Why Do Languages Change?
rst recorded English name for the make-up we now call
, in 1660. In the 1750s a new word,
, and remainedin standard usage for around two centuries. Then, in 1965, an advertisement coined a new word for the product:
. Each generation speaks a littledifferently,andeverylanguageisconstantlychanging.Itisnotonlywordsthat change, every aspect of a language changes over time
pronunciation, wordmeanings and grammer. Packed with fascinating examples of changes in theEnglish language over time, this entertaining book explores the origin of words and place names, the differences between British and AmericanEnglish, and the apparent eccentricities of the English spelling system.Amusingly written yet deeply instructive, it will be enjoyed by anyoneinvolved in studying the English language and its history, as well as anyoneinterested in how and why languages change.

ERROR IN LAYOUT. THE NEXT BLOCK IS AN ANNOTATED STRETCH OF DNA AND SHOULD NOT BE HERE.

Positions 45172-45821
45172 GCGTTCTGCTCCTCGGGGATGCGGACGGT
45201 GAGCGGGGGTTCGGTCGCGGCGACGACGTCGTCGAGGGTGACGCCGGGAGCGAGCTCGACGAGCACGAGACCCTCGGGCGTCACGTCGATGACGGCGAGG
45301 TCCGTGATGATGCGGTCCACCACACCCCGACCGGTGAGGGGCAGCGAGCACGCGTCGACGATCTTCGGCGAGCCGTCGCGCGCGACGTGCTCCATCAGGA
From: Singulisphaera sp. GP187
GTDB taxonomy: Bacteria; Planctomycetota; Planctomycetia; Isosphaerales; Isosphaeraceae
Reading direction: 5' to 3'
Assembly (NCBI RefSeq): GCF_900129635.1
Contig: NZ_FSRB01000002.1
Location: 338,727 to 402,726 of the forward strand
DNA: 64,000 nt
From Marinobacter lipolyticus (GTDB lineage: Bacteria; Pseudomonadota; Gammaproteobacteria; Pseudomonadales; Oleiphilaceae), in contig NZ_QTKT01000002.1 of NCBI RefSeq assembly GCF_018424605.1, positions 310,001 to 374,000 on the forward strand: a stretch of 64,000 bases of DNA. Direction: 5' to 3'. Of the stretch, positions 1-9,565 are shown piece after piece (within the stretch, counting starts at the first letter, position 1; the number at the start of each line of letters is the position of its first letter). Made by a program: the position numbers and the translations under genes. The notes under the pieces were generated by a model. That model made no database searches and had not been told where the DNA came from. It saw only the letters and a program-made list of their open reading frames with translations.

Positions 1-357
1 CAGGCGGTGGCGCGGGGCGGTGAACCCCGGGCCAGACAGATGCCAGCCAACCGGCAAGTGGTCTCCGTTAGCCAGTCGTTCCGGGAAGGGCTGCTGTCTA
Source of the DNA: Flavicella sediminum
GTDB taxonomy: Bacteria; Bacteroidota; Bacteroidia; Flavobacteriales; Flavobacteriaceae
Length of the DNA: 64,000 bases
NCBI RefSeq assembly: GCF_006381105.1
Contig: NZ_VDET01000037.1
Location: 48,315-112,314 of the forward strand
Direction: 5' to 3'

r. l. trask
was a world authority on the Basque language and on historicallinguistics. He wrote both academic and popular books, notably on grammar, punctuation, and English style and usage. His publications include
Mind the Gaffe
(2001). At the time of his death in 2004,he was Professor of Linguistics at the University of Sussex.The book has been revised by Robert McColl Millar, Senior Lecturer inLinguistics at the University of Aberdeen.